prior to membership), this paper departs from the conception of Europeanisation as an 'inward looking' process, confined only to existing EU MemberStates. Instead it furthers the argument that such a process can also be exportedoutside the geographical boundaries of the EU, particularly towards those countriesaspiring to join. The paper then shifts its attention to the impact of twinning, as amechanism of Europeanisation and a local extension of the EU's conditionalityprinciple on domestic reform. In doing so, it looks at issues relating to the design of the exercise and, more importantly, at domestic factors mediating its reform potential.The paper is divided into four sections. Section I reviews the literature onEuropeanisation and assesses its relevance to the recent EU enlargement process.Section II looks at the main features of the twinning exercise, whilst Section III buildson empirical evidence to provide an in-depth analysis of the operation of twinningprojects in Romania. In Section IV, the paper concludes with an assessment of therole of the twinning exercise as a stimulus for administrative reform in the candidatecountries; its role as an instrument for policing the conditionality principles associatedwith the recent enlargement process; and the domestic factors mediating the EU'sEuropeanising influence over its prospective Member States.
 
 
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I. Europeanisation, conditionality and reform in the CEECs
Over the last few years the growth of the Europeanization literature has beenconsiderable (Featherstone and Radaelli, 2003; Cowles et al., 2001; Dyson, 2000;Radaelli, 2000; Borzei 1999; Heritier, 1998; Featherstone, 1998). Yet, with few recentexceptions (Agh, 1999; Goetz, 2001a; Grabbe, 2001a, 2003; Demetropoulou, 2001),much of the debate on Europeanisation has predominantly focused on the way inwhich existing Member States are being transformed by EU membership. The processof Europeanisation, in this respect, is seen as a constant two-way interaction betweenthe 'national' and the 'European' (Cowles et. al, 2001), with Member States assumingthe role of both contributors and products of European integration (Rometsch andWessels, 1996). In other words, whilst EU Member States are the principal architectsof the European polity, they are often unable to control the timing and shape in whichthe outcomes of this polity are transposed into the national setting (Cole, 2001; Meny,1996). Within this context, Ladrech defines Europeanisation as the process in which'EC political and economic dynamics become part of the organisational logic of national politics and policy making' (Ladrech, 1994, p. 69). Building on Ladrech,Radaelli has broadened the definition of Europeanisation to include:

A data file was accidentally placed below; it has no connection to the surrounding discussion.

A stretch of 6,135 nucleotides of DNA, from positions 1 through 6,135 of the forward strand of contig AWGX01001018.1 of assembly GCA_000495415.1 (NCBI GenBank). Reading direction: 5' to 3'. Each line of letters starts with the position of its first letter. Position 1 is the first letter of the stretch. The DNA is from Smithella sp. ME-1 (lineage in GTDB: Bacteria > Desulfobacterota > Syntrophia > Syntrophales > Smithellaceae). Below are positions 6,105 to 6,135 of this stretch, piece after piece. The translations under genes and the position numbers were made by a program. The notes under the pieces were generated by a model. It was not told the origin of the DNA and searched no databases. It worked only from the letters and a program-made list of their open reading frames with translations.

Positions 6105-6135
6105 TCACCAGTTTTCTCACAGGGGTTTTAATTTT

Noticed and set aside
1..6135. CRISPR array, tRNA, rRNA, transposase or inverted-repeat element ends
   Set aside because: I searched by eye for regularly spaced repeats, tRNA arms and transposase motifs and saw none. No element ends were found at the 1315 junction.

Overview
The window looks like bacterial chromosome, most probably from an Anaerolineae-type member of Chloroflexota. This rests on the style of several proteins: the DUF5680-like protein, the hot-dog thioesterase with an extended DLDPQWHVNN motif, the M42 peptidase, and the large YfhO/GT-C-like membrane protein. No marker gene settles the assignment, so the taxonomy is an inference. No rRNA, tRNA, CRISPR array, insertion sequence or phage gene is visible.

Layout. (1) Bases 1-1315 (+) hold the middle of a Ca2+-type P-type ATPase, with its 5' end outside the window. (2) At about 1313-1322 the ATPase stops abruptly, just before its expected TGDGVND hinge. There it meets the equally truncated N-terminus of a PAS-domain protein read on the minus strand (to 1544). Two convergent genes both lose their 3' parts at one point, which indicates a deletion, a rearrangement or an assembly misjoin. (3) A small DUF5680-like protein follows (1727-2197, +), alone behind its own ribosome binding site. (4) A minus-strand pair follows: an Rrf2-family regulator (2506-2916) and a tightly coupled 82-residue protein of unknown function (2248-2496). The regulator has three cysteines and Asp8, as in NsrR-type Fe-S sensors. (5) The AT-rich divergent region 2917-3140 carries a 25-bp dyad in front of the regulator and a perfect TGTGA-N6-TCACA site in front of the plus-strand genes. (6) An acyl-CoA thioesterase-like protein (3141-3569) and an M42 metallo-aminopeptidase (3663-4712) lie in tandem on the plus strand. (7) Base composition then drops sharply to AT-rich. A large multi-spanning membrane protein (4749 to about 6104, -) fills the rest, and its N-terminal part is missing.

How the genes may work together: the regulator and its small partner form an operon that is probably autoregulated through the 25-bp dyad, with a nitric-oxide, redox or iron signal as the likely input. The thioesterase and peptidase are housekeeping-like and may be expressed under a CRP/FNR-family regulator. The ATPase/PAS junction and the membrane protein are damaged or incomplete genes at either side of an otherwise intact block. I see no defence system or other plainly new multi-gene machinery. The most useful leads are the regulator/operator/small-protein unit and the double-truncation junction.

Processes of (a) construction, (b) diffusion, and (c) institutionalisation of  formal and informai rules, procedures, policy paradigms, styles, 'ways of doing things', and shared beliefs and norms which are first defined and Consolidated in the making of EU public policy and politics and thenintegrated in the logic of domestic discourse, identities, political structuresand public policies.
(Radaelli, 2003, p. 30)It is on the basis of such a definition that this paper proceeds.Given the substance of the EU's relationship with non-Member States and the breadthof Radaelli's definition, it is to be expected that the processes of Europeanisation canbe and have been exported. Nowhere else can this be seen more clearly than in thecase of the CEECs seeking membership of the EU, all of which have been subjectedto the same adaptational pressures of Europeanisation (institutional, cognitive andstrategic) as Knill and Lehmkuhl (1999) have described in the case of the existing EU